Education For All Initiative: Youth Scholarships so every child can learn
Too many children are denied an education because they were born a girl, a low caste or into poverty. Countless are kept from school by homelessness, disability and tragedy. When selecting children for scholarships, we look for the most urgent and desperate cases, with an eye on supporting girls who are too often left behind to care for siblings, prepare food, collect firewood and work in the fields.
The average literacy rate is currently 54%, but while 69% of men are literate, only 42% of women are. Female school attendance in rural areas is appallingly low even as studies prove that investment in girls education is one of the best methods of fighting poverty. Educated girls and women are able to improve their families’ quality of life by providing better nutrition, health care, and hygiene. Families in which women are educated experience reduced infant mortality and higher incomes.
Families want to send their children to school. But poverty often forces parents to choose one child to send, if they can send any. All they need is a little help. We go door to door to make sure no child is left behind.
In the villages in which Hope operates, school enrollment has risen to an astonishing 100%.
We provide local schools and our scholarship children with teaching materials and school supplies to ensure that all children have what they need to focus on learning.
In Nepal, there is no social safety net. When tragedy strikes and children lose their parents to violence or poverty, they are left homeless and alone. That was the plight of our Hope House children, youth living alone or on the streets, in one case since the age of 3.
We opened Hope House in 2006 located in Kathmandu. Each of our children receive all the benefits of a loving family: shelter, acceptance, medical care, education, life skills training and most importantly, the transforming power of hope. We work hard to ensure each child receives a high quality primary and secondary education, and help them transition into adulthood with the tools they need to succeed.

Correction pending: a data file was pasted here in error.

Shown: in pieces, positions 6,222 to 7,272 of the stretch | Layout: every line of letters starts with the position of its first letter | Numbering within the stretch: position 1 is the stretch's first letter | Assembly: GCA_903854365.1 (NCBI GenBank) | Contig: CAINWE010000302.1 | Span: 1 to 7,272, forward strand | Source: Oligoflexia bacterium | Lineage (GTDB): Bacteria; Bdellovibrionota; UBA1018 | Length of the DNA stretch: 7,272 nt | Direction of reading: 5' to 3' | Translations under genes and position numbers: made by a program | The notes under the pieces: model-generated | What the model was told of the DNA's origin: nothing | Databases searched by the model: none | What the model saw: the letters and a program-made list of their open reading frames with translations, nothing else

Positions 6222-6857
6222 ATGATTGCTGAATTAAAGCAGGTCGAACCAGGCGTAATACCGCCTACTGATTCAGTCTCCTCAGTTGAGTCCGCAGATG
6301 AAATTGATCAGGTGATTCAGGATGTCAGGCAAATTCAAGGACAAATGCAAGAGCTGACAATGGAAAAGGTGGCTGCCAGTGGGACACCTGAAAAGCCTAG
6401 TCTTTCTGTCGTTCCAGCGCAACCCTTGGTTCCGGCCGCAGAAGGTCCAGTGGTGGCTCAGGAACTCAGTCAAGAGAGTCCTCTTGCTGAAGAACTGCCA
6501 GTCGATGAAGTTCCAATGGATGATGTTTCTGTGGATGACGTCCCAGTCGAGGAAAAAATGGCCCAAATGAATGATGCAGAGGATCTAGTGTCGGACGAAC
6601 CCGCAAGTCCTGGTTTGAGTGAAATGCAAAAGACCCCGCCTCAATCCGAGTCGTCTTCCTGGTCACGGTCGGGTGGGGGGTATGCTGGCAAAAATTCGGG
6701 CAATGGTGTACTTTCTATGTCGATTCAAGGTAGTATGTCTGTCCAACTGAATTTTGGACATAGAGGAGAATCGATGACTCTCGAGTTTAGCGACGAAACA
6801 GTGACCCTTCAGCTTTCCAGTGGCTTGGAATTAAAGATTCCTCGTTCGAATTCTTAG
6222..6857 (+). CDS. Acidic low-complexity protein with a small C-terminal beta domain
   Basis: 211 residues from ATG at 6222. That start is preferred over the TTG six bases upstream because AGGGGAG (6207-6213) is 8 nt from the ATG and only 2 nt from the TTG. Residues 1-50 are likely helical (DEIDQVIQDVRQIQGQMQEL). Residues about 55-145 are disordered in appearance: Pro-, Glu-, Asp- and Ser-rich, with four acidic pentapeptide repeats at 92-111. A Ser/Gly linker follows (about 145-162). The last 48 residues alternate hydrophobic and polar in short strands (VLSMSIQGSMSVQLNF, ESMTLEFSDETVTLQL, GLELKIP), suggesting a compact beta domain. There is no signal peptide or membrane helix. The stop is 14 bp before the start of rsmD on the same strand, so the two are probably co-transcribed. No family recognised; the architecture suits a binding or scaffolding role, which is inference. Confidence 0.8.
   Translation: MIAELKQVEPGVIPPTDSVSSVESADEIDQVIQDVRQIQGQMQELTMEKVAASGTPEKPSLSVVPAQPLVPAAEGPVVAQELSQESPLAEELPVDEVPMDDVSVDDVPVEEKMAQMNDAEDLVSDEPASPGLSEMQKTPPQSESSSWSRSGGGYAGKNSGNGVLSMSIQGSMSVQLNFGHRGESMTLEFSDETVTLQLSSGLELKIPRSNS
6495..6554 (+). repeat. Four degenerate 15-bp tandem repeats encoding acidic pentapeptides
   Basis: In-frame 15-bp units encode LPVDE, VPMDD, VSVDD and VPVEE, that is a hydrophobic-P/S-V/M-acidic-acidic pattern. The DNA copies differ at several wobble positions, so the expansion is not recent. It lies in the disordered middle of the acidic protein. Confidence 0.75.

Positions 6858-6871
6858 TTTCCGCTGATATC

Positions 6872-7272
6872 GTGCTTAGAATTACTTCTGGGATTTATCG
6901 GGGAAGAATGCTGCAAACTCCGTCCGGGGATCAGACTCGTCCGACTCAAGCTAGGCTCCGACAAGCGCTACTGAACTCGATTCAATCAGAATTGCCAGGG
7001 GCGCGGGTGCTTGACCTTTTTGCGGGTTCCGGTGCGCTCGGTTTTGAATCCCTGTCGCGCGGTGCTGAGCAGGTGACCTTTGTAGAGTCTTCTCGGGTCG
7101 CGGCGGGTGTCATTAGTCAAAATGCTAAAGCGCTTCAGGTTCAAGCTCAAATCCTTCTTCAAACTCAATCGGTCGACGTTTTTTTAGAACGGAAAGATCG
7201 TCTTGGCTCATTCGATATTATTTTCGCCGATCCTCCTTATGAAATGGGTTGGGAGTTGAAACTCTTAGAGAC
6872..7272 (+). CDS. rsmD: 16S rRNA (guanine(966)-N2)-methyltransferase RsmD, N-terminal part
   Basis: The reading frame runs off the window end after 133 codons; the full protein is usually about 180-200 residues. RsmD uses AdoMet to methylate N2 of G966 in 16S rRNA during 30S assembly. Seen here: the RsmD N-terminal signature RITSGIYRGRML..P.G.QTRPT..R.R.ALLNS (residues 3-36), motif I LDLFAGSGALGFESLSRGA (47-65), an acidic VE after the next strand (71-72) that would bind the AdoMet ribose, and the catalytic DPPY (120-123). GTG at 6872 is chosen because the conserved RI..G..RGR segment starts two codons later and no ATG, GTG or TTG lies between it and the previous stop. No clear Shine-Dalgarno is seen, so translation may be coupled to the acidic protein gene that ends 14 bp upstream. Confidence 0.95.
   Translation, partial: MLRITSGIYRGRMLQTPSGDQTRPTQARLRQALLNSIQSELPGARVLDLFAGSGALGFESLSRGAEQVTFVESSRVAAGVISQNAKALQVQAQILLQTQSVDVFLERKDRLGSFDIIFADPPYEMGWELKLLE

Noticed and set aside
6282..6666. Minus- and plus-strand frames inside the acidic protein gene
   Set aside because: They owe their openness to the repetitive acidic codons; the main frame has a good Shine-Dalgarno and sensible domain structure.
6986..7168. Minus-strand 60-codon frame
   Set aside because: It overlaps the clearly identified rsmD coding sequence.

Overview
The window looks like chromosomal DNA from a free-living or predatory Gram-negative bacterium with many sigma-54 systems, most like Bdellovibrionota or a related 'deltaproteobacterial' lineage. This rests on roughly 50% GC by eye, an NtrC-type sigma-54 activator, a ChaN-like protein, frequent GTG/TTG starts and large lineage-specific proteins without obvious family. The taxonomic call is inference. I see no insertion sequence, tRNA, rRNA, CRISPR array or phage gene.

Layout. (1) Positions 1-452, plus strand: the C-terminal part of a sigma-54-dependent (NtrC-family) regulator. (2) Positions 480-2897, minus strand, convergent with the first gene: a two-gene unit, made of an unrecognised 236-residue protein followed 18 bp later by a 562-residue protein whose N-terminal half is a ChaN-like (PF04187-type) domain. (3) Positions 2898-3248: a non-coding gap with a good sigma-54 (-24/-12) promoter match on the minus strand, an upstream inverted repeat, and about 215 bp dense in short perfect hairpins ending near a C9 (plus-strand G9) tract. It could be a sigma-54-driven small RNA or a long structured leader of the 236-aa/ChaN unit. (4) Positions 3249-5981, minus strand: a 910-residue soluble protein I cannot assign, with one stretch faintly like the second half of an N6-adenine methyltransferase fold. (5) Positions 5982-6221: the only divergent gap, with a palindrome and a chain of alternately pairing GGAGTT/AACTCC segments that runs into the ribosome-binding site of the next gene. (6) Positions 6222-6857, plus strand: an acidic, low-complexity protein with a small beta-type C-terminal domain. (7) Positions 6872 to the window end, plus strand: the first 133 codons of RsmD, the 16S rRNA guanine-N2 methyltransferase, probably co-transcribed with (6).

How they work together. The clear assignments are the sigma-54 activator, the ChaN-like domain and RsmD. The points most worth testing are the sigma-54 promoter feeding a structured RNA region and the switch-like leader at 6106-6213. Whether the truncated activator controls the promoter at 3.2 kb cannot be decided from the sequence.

Our children went from the streets to the top of their class. They are all consistently ranked in the top of their class, and have bright futures ahead. We strive to provide an enriching environment that encourages creativity and self-discovery. We teach respect for diversity and for their own heritage.
Making handicrafts is an opportunity for many in poor communities to sell goods in the global marketplace. But without an understanding of our lifestyle and taste, their products have limited appeal. Traditions and an artistic heritage passed down from generation to generation is dying out. Skilled craftsman have few opportunities to sell their goods and without sales, little incentive to pass down their legacy to their children.
producing fair trade products
Our founder Ann-Marie Conrado has a background in product design, and in 2001, she began collaborating with the Association for Craft Producers to design and develop handicraft products for the global marketplace. She has designed products that have been sold in the US, Europe, Japan and Australia and has significantly increased sales in artisan communities throughout Nepal.
examples of hand-crafted, fair trade products
Since 2006, the University of Notre Dame has collaborated with Hope Initiative and the Association for Craft Producers to bring art and design students to Nepal to work directly with artisans to share their knowledge about what people want to buy. Building grassroots capacity, we work to improve their knowledge about the market, so they can earn a livelihood that lifts them out of poverty.
design student volunteers creating fair trade product concepts
Rural Technology Initiative: Improving livelihoods and expanding minds through computer literacy and the Internet
Few rural communities have access to the kinds of educational tools that they need to succeed in school and pass the national exams. Rural areas offer few opportunities for employment, and poor Nepalese who lack job skills or education, must leave the country to find jobs. Men, in particular are often forced to leave their wives and children alone for years or decades.
After years of preparation, we opened our first education center in 2004 in Arba village in Midwestern Nepal, assembling our own computers and laying phones lines across rice paddies to connect people to technology and the world.
Since inception, we have trained over 1400 students from 8-56 years of age in a two month computer literacy course, provided villagers with free internet access, helped students move into meaningful employment, and aided in revitalizing communities by reducing youth migration and keeping families together.
Our innovative peer to peer program hires former students to train and move into the teaching roles. We find that they teach best because they understand the struggles of their students, because they have struggled themselves, and succeeded. Our curriculum is designed to teach students to teach themselves, guiding them in a process of exploration. Our curriculum gives students the confidence they need to go out and create change.
When people from the neighboring village began to walk two hours across hilly terrain for a chance to learn to use a computer, Hope began plans for a second center which with your help we can continue with our plans for growth.